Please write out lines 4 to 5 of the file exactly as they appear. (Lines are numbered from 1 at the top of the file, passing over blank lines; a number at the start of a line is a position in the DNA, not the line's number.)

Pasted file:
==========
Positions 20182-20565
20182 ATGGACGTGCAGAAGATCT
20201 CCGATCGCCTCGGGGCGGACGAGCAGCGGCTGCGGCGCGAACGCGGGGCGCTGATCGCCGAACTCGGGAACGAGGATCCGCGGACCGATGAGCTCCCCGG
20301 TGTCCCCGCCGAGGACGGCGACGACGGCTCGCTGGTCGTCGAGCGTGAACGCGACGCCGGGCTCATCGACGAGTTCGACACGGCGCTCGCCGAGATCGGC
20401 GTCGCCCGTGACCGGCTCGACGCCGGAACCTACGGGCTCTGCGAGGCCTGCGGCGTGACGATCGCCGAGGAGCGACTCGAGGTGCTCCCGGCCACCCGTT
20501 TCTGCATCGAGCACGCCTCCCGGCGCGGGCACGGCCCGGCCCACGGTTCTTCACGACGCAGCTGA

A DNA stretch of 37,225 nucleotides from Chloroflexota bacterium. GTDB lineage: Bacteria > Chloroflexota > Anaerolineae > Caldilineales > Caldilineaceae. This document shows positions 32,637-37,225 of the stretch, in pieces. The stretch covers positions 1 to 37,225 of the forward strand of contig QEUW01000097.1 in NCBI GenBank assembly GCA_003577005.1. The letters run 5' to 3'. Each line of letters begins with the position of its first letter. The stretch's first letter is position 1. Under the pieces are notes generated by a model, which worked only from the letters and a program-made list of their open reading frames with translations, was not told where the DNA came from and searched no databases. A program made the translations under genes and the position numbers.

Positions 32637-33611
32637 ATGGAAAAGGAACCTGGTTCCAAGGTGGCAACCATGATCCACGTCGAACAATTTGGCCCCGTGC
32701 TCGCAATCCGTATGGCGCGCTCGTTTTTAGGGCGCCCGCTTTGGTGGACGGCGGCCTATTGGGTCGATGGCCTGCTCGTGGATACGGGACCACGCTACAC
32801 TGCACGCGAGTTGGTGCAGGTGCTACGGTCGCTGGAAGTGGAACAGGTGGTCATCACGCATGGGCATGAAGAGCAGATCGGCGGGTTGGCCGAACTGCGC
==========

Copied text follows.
20301 TGTCCCCGCCGAGGACGGCGACGACGGCTCGCTGGTCGTCGAGCGTGAACGCGACGCCGGGCTCATCGACGAGTTCGACACGGCGCTCGCCGAGATCGGC
20401 GTCGCCCGTGACCGGCTCGACGCCGGAACCTACGGGCTCTGCGAGGCCTGCGGCGTGACGATCGCCGAGGAGCGACTCGAGGTGCTCCCGGCCACCCGTT